Intestinal iron transport

Our current understanding of intestinal non-heme iron transport is illustrated in Figure 13.1. Iron absorption takes place in an acidic environment in the proximal small intestine, just distal to the gastric outlet. Most non-heme dietary iron is in the ferric (Fe3+) form. It is reduced to Fe2+ by a brush border ferrireductase, most likely the recently identified duo-

Ferroxidase Ferrireductase

Fig. 13.1 Current understanding of intestinal non-heme iron absorption

The cartoon shows an absorptive enterocyte from the duodenal epithelium, joined to adjacent cells by iron-impermeable tight junctions. The apical brush border is at the top and the basolateral surface is at the bottom. Dietary Fe3+ iron is probably reduced by the ferrireductase DCYTB to produce Fe2+ ion for transport. Fe2+ crosses the apical membrane through the action of DMT1 to enter the cell. There, iron is partitioned between storage and export; stored iron is ultimately lost from the body when the epithelial cells senesce and exfoliate into the gut lumen. Meanwhile, a fraction of the iron is exported across the basolateral membrane, probably by ferroportin. Hephaestin is a ferroxidase-like protein that aids in iron export, probably by reducing the Fe2+ iron leaving ferroportin to the Fe3+ form, which binds to plasma transferrin (TF).

Fig. 13.1 Current understanding of intestinal non-heme iron absorption

The cartoon shows an absorptive enterocyte from the duodenal epithelium, joined to adjacent cells by iron-impermeable tight junctions. The apical brush border is at the top and the basolateral surface is at the bottom. Dietary Fe3+ iron is probably reduced by the ferrireductase DCYTB to produce Fe2+ ion for transport. Fe2+ crosses the apical membrane through the action of DMT1 to enter the cell. There, iron is partitioned between storage and export; stored iron is ultimately lost from the body when the epithelial cells senesce and exfoliate into the gut lumen. Meanwhile, a fraction of the iron is exported across the basolateral membrane, probably by ferroportin. Hephaestin is a ferroxidase-like protein that aids in iron export, probably by reducing the Fe2+ iron leaving ferroportin to the Fe3+ form, which binds to plasma transferrin (TF).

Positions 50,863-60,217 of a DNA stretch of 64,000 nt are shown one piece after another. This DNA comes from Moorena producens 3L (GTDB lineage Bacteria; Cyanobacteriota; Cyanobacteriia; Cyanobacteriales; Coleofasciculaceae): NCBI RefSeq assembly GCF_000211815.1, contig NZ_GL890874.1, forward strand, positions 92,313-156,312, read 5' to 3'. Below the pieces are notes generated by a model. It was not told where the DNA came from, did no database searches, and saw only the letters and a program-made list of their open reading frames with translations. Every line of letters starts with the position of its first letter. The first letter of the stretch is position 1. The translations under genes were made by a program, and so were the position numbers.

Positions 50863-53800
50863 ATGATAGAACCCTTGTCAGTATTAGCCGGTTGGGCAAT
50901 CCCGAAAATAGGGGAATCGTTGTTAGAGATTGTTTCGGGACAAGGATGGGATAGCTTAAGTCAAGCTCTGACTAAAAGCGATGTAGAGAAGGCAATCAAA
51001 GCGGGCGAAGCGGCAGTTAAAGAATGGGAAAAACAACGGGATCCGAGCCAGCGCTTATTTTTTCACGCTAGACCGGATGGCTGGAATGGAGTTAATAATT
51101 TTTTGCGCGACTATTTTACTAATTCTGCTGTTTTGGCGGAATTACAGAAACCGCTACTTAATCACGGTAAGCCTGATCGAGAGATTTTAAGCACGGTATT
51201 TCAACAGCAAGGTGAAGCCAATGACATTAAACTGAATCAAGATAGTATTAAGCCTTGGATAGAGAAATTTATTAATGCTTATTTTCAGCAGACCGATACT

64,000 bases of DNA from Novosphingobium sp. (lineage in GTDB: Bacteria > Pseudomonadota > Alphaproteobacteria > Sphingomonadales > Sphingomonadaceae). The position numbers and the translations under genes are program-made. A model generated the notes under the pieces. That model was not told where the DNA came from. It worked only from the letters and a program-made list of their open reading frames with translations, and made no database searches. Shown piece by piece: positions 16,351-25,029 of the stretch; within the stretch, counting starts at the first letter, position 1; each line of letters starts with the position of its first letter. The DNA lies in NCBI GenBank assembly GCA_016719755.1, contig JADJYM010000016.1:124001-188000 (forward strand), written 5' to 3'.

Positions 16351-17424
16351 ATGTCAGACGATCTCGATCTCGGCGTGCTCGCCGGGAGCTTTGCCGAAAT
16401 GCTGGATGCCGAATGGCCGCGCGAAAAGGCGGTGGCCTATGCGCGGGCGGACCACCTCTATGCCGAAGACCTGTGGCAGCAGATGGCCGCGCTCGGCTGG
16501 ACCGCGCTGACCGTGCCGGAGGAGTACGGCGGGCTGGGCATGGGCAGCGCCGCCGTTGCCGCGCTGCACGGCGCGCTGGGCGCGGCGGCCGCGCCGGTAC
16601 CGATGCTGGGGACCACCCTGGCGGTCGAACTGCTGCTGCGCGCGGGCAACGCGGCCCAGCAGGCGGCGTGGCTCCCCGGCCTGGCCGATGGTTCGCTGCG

denal cytochrome b (DCYTB). The Fe2+ ions pass through divalent metal transporter 1 (DMT1, formerly called Nramp2, DCT1), a membrane protein that allows iron to traverse the apical bilayer. DMT1 requires an acidic environment for its activity because it co-transports protons with iron atoms. Once it crosses the membrane, some of the iron is retained within the absorptive intestinal cells (enterocytes), and some is exported through the basolateral membrane through the action of a distinct transporter, ferroportin. A multicopper oxidase protein, hephaestin, facilitates basolateral transport, perhaps by oxidizing Fe2+ to Fe3+ to allow it to bind to the plasma iron carrier protein, transferrin.

The mechanisms controlling the rate of iron flux through this transport system are not well understood. However, it appears that only some of the dietary iron taken up by enterocytes passes into the plasma. Iron that is retained within the enterocytes is lost from the body when these cells finish their short lifespan and slough into the gut lumen. The partitioning of iron (that is, the process that governs how much enters the plasma and how much is retained within cells) is probably regulated, and likely plays an important role in determining the overall efficiency of iron absorption.

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